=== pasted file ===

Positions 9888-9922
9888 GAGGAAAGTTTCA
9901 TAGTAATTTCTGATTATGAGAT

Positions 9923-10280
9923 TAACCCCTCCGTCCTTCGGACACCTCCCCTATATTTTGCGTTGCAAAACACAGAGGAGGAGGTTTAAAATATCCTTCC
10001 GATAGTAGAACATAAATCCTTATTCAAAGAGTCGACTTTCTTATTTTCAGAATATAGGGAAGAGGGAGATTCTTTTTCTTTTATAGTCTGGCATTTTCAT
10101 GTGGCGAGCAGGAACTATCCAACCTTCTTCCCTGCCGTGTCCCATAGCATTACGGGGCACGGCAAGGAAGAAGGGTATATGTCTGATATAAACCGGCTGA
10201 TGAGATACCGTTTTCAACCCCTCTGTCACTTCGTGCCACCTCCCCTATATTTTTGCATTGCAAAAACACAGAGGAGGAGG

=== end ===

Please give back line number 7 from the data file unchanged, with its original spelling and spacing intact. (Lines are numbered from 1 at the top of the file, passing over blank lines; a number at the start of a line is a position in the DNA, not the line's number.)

10101 GTGGCGAGCAGGAACTATCCAACCTTCTTCCCTGCCGTGTCCCATAGCATTACGGGGCACGGCAAGGAAGAAGGGTATATGTCTGATATAAACCGGCTGA